102. Smith JG, Harper DN, Gittings D, Abernethy D (2007) The effect of Parkinson’s disease on time estimation as a function of stimulus duration range and modality. Brain Cogn 64:130–143PubMedCrossRefGoogle Scholar
  103. Spencer RM, Ivry RB (2005) Comparison of patients with Parkinson’s disease or cerebellar lesions in the production of periodic movements involving event-based or emergent timing. Brain Cogn 58:84–93PubMedCrossRefGoogle Scholar
  104. Staddon JE, Higa JJ (1999) Time and memory: towards a pacemaker-free theory of interval timing. J Exp Anal Behav 71:215–251PubMedCrossRefGoogle Scholar
  105. Teicher MH, Anderson CM, Polcari A, Glod CA, Maas LC, Renshaw PF (2000) Functional deficits in basal ganglia of children with attention-deficit/hyperactivity disorder shown with functional magnetic resonance imaging relaxometry. Nat Med 6:470–473PubMedCrossRefGoogle Scholar
  106. Toplak ME, Dockstader C, Tannock R (2006) Temporal information processing in ADHD: findings to date and new methods. J Neurosci Methods 151:15–29PubMedCrossRefGoogle Scholar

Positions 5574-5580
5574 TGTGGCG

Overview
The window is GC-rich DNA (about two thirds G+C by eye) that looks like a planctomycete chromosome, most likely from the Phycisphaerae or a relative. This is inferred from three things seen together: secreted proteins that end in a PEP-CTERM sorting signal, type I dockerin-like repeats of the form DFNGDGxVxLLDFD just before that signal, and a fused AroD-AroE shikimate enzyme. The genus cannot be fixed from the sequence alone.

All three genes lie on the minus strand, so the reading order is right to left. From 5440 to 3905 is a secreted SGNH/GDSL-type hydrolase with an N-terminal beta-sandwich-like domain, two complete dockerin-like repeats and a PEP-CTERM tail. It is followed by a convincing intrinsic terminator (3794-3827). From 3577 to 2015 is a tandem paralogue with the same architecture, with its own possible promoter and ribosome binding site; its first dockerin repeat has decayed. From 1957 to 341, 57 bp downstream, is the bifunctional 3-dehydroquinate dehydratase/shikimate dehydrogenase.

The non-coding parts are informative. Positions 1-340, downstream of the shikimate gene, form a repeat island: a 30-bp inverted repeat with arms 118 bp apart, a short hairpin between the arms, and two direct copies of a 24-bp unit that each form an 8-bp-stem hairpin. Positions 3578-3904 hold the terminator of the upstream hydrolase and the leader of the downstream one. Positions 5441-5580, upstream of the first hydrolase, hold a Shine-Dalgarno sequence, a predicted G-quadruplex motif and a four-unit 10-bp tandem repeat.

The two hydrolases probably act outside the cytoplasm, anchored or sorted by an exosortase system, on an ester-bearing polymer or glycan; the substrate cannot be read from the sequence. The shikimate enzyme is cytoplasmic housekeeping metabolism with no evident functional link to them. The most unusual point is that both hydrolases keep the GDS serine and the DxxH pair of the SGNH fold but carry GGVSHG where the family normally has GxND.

107. Tregellas JR, Davalos DB, Rojas DC (2006) Effect of task difficulty on the functional anatomy of temporal processing. Neuroimage 32:307–315PubMedCrossRefGoogle Scholar
  108. Tripp G, Wickens JR (2008) Research review: dopamine transfer deficit: a neurobiological theory of altered reinforcement mechanisms in ADHD. J Child Psychol Psychiatry 49:691–704PubMedCrossRefGoogle Scholar
  109. Volz HP, Nenadic I, Gaser C, Rammsayer T, Hager F, Sauer H (2001) Time estimation in schizophrenia: an fMRI study at adjusted levels of difficulty. Neuroreport 12:313–316PubMedCrossRefGoogle Scholar
  110. Wahl OF, Sieg D (1980) Time estimation among schizophrenics. Percept Mot Skills 50:535–541PubMedGoogle Scholar